Sure, I could have held onto it until dusk’s sweet light, but that would’ve meant more time in captivity and more stress for this threatened species.

Western Diamondback Rattlesnake

Photographing Snakes in the Wild: close-up image of coiled up Western Diamondback Rattlesnake by Jeff Parker.

I spotted this Western Diamondback crossing a South Texas sendero. When he saw me he turned to leave because, contrary to lore, these venomous pit vipers would much rather leave the scene than make one. He’s coiled here because, upon my frantic return from the truck with my camera, I startled him into this defensive position.

Please noteIMPORTANT! While practising snake photography I kept at least 20-feet away and used a 600mm lens. With such a big lens, the snake entirely fills the frame, giving me no need to draw nearer.

Notice how difficult it is to see its eyes? Like all snakes, the Western Diamondback doesn’t have eyelids. Instead, it has eye caps with colors and patterns similar to its skin, which assist with camouflage. I bring this up because when photographing snakes in the wild focusing on the eye is imperative; however, when they have camouflaged eye caps doing so can really challenge you.

Western Coachwhip

Photographing Snakes in the Wild: close-up image of Western Coachwhip snake popping it head out of a hole in the ground by Jeff Parker.

Western Coachwhips are the Speedy Gonzales’ of the snake world, so when this one unexpectedly poked up its head while I photographed something else, I decided he was my new subject. Because they’re so quick, I knew his re-emergence would provide my only chance for a good photo. After six hours of waiting, he materialized again and I got the opportunity create some images.

Because I know this species well, I didn’t lie on my stomach for an eye-level shot like I often do. These feisty snakes have been known to suddenly turn around and pursue photographers, so I didn’t fancy being on the ground when this one surfaced!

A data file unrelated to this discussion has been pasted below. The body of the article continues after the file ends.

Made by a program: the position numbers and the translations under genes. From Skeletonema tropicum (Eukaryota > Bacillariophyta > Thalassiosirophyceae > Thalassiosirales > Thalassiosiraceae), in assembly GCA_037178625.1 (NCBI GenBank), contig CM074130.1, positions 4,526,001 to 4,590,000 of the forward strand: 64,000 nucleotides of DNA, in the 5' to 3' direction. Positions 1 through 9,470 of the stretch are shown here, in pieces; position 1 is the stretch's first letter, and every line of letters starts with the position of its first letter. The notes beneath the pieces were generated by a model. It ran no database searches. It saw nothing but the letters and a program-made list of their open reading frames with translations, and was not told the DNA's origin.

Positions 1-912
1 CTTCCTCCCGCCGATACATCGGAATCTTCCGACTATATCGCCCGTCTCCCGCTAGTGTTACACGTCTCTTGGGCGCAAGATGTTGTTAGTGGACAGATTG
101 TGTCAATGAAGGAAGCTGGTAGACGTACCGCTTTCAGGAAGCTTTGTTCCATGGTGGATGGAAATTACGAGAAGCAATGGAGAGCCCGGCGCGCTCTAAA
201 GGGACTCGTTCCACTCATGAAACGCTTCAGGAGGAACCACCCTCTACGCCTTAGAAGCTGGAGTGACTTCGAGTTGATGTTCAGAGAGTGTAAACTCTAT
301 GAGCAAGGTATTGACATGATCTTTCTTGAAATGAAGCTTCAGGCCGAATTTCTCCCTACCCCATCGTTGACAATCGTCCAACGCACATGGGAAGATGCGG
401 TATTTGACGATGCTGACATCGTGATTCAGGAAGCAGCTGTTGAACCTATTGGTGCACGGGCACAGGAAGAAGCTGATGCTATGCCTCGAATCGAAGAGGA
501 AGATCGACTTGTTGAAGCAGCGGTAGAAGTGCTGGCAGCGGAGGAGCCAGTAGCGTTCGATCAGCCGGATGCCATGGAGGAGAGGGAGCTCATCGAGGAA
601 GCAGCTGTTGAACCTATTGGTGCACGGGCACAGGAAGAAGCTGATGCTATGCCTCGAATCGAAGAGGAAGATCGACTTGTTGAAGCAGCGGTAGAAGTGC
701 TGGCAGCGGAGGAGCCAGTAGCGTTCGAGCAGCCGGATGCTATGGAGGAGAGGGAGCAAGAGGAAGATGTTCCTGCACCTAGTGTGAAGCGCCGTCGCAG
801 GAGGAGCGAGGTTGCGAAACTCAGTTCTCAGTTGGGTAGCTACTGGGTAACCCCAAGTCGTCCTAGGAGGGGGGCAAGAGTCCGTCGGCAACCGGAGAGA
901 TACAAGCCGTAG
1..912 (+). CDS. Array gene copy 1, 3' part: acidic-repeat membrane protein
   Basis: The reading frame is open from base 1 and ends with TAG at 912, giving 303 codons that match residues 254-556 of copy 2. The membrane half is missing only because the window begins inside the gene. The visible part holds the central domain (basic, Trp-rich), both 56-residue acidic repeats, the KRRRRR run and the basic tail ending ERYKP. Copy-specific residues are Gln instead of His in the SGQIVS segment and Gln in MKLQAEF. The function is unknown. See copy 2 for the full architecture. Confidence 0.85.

A 600mm lens enabled me to wait far enough from the hole so as not to startle the Coachwhip. In situations like this—where there’s not much color—capturing the catch-light in an animal’s eye can save an image.

Rat Snake

Photographing Snakes in the Wild: close-up image of a Rat Snake with yellow flower background by Jeff Parker.

This non-venomous juvenile Rat Snake possessed such an aggressive temperament that I couldn’t have photographed him without a handler. Thankfully, its size didn’t match its attitude.

The Macro Lens in Snake photography

I used a macro lens so I could capture the myriad details of its eye. In this image I couldn’t have both its nose and eye in focus since they’re on two different focal planes. In such a situation the choice is always easy: choose the eye!

When working in macro, remember that background! It’s just as important as always. When searching for a suitable background for a subject like this you want something that feels “believable,” is solid enough not to distract, and a color that compliments the animal (brown is made partly from yellow, so that worked nicely here).

Portrait of Jeff Parker.

Award-winning, naturalist photographer, Jeff Parker, leads the naturally curious on photo tours throughout North and Central America.

Be sure to visit his website and learn more about how you can Explore in Focus™ with him

by Jeff Parker

All written content (and most images) in these articles are copyrighted by the authors. Copyrighted material from Apogee Photo Mag should not be used elsewhere without seeking the authors permission.